Writer: John Godber
Director: Tracey Street
Reviewer: Selwyn Knight
It’s 1984 and The Cobbler’s Arms reigns supreme in Rugby League Sevens across the north of England. Arthur is an ex-pro who lets his mouth run away with him and makes a potentially disastrous bet with the Cobblers’ manager, that he can train any amateur team to beat them.
And so Arthur finds himself trying to take the worst team in the north, The Wheatsheaf Arms, and make them match winners in five weeks – a team of mismatched individuals that has an unbroken record of defeats and which can’t even muster more than four players; a team that sees a night sinking half a dozen pints as a heavy training session.
The team is initially sceptical about Arthur’s offer to train them although they do throw themselves into fitness training with Hazel, gym owner and widow of a local rugby legend. But how will they react when Hazel lets slip that Arthur is there just as the result of a bet and that they have a match set up against the mighty Cobblers’?
Up ‘n’ Under is a classic David and Goliath tale as the no-hopers gradually find pride and self-belief. What raises it above the run-of-the-mill tale is John Godber’s brilliantly written dialogue making the characters believable with plenty of belly laughs and also moments of great poignancy – for example, there is a particularly powerful moment when the team feels betrayed as the details of the bet emerge and Arthur is left to ponder his folly. An interesting technique to move the action on is the use of actors stepping out of character to deliver Shakespearean monologues in blank verse, reminding us of the mammoth task the team has taken on. It is perhaps no surprise that the play won the Laurence Olivier Award for Best New Comedy.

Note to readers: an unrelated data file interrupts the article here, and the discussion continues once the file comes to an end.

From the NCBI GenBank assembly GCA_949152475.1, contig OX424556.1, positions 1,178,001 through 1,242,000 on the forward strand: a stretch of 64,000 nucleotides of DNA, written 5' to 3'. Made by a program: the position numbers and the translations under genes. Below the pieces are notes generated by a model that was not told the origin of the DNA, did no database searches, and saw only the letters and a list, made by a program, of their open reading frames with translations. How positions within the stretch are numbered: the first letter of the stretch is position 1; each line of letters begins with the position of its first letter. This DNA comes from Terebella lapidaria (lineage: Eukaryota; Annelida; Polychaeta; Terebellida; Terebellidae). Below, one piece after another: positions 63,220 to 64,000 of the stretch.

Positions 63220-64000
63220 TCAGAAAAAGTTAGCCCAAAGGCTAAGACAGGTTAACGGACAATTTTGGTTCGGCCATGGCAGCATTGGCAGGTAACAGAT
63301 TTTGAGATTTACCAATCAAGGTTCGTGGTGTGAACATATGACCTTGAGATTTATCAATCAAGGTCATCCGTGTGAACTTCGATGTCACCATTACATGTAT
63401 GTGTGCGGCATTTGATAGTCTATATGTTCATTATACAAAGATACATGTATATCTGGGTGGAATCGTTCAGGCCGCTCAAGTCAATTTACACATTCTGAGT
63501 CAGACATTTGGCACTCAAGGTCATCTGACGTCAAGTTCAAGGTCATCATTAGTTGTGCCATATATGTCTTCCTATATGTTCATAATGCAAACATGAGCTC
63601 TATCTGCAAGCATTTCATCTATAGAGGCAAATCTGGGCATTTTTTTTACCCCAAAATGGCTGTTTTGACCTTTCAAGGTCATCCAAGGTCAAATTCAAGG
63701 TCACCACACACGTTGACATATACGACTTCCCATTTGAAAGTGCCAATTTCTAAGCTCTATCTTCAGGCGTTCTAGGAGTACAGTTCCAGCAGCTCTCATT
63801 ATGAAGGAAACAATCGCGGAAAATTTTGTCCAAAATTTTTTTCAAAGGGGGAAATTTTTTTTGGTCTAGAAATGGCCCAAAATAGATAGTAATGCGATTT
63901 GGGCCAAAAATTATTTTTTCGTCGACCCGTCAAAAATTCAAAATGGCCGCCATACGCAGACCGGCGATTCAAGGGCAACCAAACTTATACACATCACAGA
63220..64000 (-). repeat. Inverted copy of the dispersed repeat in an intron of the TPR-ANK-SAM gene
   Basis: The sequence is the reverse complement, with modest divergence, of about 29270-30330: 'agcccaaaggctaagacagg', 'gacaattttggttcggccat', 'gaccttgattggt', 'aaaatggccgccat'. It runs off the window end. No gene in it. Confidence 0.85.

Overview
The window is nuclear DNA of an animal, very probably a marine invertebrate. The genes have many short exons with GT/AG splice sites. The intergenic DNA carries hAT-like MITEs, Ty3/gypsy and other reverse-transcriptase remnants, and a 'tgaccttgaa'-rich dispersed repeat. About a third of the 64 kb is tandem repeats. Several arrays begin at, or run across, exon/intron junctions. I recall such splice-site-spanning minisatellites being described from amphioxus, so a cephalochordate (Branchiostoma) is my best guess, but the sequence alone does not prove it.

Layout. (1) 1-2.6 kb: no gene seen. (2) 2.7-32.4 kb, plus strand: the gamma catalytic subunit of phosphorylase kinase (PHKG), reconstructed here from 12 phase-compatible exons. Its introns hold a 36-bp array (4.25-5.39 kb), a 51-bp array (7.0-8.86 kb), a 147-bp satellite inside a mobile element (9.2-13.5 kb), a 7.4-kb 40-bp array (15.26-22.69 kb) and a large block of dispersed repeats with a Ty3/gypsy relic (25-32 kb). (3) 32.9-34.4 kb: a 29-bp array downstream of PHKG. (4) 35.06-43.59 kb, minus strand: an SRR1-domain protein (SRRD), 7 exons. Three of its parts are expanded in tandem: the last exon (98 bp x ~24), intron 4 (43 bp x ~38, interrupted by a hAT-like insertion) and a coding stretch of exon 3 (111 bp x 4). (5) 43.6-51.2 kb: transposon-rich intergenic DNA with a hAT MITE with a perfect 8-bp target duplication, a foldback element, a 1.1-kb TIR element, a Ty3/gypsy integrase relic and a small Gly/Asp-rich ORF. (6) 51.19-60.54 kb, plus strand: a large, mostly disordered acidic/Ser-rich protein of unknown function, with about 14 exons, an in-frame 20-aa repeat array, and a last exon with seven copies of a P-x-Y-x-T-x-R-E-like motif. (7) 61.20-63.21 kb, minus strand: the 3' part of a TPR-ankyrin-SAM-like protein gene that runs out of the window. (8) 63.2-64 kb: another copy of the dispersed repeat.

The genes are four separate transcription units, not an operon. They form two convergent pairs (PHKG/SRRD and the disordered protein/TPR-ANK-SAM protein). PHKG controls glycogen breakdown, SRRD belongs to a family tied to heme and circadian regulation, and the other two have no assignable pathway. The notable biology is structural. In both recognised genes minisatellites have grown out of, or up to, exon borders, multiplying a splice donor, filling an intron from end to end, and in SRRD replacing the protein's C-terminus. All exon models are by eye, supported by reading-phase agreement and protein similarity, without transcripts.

Tracey Street’s direction gives Godber’s dialogue the opportunity to shine and allows each character to be three-dimensional and believable while allowing for the many gags to hit the target. The sense of growing self-belief is communicated superbly – so much so that when the big game is enacted we can smell the team’s adrenaline, and feel the excitement of the crowd, feeling their highs and lows as the game progresses, gasping, sighing and laughing in turn. The small performance space is exceptionally well-used with sharp choreography as the team train and play.
Paul Findlay’s Arthur is a triumph. We feel his emotions as well as understanding his motivation even as he drives over the cliff in making the bet. Joanna Gay’s Hazel tasked with improving the team’s fitness is well judged. The team themselves: pompous teacher, Phil (Oliver Leonard), down-to-earth butcher Frank (Vincent Fox), mining apprentice Tony (Stuart Ash) and mechanic Steve (Sam Malley) gel well – their banter has a genuine feel and one feels the connection between them as their confidence grows.
An unashamedly feelgood offering from Old Joint Stock, Up ‘n’ Under nevertheless packs an emotional punch.
Runs until 26 November 2017 | Image: Contributed